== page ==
A nine-year-old dispute between the owner of the Scademia and the St. John’s Port Authority (SJPA) is still adrift. Charles Anonsen, who owns the boat, is fighting the port authority, again, for a licence to run tours out of the Port of St. John’s.
On Thursday morning, in a makeshift courtoom at the Sheraton Hotel Newfoundland, Anonsen appealed to a federal judge a 2011 ruling that prohibited his company’s, Adventure Tours Inc., activity.
“The port authority does not have any jurisdiction, any power, any legal authority to deny a user of the port the right to use the port property for services in a manner consistent with the (Canada Shipping Act),” said Anonsen’s lawyer Douglas Lutz.
He argued that this is because the applicant’s purpose is to carry passengers, and is therefore an activity.
“The port authority is incorporated for the specific purpose of operating the port and providing activities, which are, in the language of Section 28 of the Canada Marine Act, related to shipping, navigation and transportation of passengers, etcetera.
“The business of the applicant as a tour boat operator is the transportation of passengers. ... It is not tourist services as the respondant attempts to characterize it,” Lutz said.
Judge Cecily Strickland asked, “How is it not tourist-related?”
Jamie Smith, representing the SJPA, also balked at this claim during his submission.
“The business of ATI (Adventure Tours Inc.) is the support of local tourism.”
He also contested Lutz’s argument regarding the applicant’s being an activity.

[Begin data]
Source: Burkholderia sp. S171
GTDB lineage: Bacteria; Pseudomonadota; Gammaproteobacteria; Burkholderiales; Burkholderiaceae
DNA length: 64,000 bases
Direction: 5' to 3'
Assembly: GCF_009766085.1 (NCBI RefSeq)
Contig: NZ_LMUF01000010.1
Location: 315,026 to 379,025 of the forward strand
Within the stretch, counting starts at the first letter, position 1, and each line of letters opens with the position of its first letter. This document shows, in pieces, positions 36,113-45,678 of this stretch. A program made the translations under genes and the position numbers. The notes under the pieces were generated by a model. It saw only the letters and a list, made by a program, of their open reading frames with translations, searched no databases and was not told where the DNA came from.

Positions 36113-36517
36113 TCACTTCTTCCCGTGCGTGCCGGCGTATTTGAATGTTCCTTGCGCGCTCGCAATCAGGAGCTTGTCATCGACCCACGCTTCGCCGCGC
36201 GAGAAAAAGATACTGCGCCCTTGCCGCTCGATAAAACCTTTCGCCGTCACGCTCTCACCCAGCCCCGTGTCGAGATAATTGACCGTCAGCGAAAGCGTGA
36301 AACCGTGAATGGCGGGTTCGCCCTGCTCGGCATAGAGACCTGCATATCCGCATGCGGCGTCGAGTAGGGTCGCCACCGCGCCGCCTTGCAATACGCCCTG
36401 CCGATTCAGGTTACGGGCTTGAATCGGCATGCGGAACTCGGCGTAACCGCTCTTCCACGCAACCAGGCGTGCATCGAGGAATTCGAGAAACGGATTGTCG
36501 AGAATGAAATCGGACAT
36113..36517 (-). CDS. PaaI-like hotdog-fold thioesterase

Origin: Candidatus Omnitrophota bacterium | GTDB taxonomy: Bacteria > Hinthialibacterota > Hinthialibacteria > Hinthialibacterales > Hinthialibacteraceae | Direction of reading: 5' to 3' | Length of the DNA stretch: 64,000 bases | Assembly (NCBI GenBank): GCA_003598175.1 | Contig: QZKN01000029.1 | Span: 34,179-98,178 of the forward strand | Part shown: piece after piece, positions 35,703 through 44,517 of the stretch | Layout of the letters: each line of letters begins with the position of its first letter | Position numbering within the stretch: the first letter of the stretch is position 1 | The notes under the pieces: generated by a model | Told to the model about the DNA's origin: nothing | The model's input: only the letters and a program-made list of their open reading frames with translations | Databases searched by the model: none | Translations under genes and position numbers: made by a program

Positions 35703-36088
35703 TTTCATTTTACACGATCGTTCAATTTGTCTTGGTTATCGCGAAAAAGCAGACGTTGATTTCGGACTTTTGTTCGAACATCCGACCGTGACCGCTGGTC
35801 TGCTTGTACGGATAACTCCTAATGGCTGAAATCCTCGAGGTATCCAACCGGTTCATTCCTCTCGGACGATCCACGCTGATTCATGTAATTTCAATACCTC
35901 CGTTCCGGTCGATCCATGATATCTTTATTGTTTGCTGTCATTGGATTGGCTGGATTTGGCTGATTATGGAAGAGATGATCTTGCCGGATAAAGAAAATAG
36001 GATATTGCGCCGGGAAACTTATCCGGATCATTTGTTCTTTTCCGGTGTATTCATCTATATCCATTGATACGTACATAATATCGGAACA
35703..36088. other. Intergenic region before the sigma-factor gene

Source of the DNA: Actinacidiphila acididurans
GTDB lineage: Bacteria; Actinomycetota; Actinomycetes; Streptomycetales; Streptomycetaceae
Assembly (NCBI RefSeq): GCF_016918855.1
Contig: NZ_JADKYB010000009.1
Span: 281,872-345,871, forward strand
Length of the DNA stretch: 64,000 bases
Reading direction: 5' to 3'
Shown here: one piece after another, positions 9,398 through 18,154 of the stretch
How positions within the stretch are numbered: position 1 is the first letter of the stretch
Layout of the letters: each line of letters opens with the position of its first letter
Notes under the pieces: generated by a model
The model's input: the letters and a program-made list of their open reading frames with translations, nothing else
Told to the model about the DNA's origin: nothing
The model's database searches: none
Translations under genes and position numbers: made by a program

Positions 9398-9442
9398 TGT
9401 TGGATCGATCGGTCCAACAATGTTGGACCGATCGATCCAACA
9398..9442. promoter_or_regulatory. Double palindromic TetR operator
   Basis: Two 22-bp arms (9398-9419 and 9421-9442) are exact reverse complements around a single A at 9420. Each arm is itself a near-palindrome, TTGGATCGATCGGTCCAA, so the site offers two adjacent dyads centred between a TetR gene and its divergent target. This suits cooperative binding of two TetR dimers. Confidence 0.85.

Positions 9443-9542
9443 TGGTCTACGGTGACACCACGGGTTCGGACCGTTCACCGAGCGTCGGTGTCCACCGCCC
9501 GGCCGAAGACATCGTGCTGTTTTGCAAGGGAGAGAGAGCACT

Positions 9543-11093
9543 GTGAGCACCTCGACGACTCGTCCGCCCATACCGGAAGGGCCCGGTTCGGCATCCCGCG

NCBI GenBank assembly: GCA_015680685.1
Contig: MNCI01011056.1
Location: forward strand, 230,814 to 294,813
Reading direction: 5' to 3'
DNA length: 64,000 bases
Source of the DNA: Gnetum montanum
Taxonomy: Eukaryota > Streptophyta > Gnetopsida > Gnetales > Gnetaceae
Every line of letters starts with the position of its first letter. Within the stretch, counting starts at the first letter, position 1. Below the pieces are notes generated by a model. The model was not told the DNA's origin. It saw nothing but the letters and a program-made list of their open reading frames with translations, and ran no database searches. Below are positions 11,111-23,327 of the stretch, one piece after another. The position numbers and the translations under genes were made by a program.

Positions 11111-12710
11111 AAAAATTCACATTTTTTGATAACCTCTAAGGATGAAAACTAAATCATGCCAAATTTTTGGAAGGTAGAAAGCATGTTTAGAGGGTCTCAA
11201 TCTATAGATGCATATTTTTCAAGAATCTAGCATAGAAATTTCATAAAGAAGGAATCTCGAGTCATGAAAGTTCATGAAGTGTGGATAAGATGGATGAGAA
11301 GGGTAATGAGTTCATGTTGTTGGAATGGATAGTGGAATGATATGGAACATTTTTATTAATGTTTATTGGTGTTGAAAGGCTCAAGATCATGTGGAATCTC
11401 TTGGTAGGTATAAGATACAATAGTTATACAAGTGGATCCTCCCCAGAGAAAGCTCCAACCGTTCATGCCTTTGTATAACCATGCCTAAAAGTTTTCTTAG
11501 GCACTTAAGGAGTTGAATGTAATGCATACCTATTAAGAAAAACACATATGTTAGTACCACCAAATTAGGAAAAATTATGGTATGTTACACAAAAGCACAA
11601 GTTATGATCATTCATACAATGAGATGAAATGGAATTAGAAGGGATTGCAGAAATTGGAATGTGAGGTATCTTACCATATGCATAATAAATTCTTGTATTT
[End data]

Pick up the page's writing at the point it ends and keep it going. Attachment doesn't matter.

“A tour boat service is clearly an activity related to the transportation of passengers,” he said. “I think it’s in my client’s interest, and perhaps the interest of all before the court, that we move forward.”
Opposite Lutz, Smith contended that the authorization of the applicant’s activity is, in fact, within the SJPA’s jurisdiction.
Finally, Smith rejected the claim he perceives as being central to the applicant’s argument, regarding the “public right of navigation,” which “assumes that the Canada Shipping Act and the Canada Marine Act have not ousted or supplanted the public right of navigation at least in the Port of St. John’s or any other (Canadian) port authority.”
If the court decides “the Port of St. John’s has not been ousted or supplanted or otherwise occupied, then the public right of navigation ... does not encompass or extend to operating a tour boat business on and from port-managed property.”
Sally Gomery gave the final submission on behalf of the Association of Canadian Port Authorities (ACPA). Like Smith, Gomery said the country’s port authorities have “the authority to license the business of commercial tour operators.”
This licensing, she continued, doesn’t end at the water’s edge.
Instead, and subsequently challenging the SJPA’s stance, Gomery emphasized that, “ATI is not free, simply, to find another berth off port authority land and then go and use the harbour as it wishes, without a licence or some sort of authorization.”
Different from Smith, Gomery spoke to berthage fees, harbour dues and fees on passengers — all sources of port revenues. These revenues, she said, vary between port authorities, largely dependent on their size, and help cover the costs of different tourism activities on port lands and waters.
ATI’s activity generates its own costs, which must be taken into consideration, given that the ACPA’s 18 members are expected to be commercially self-sufficient as well as to operate safely.
There is no question, said Gomery, that ATI requires a licence from the SJPA.
At the end of the three-hour hearing, Strickland abstained from making a ruling, but assured both parties she would reach a verdict as soon as possible.”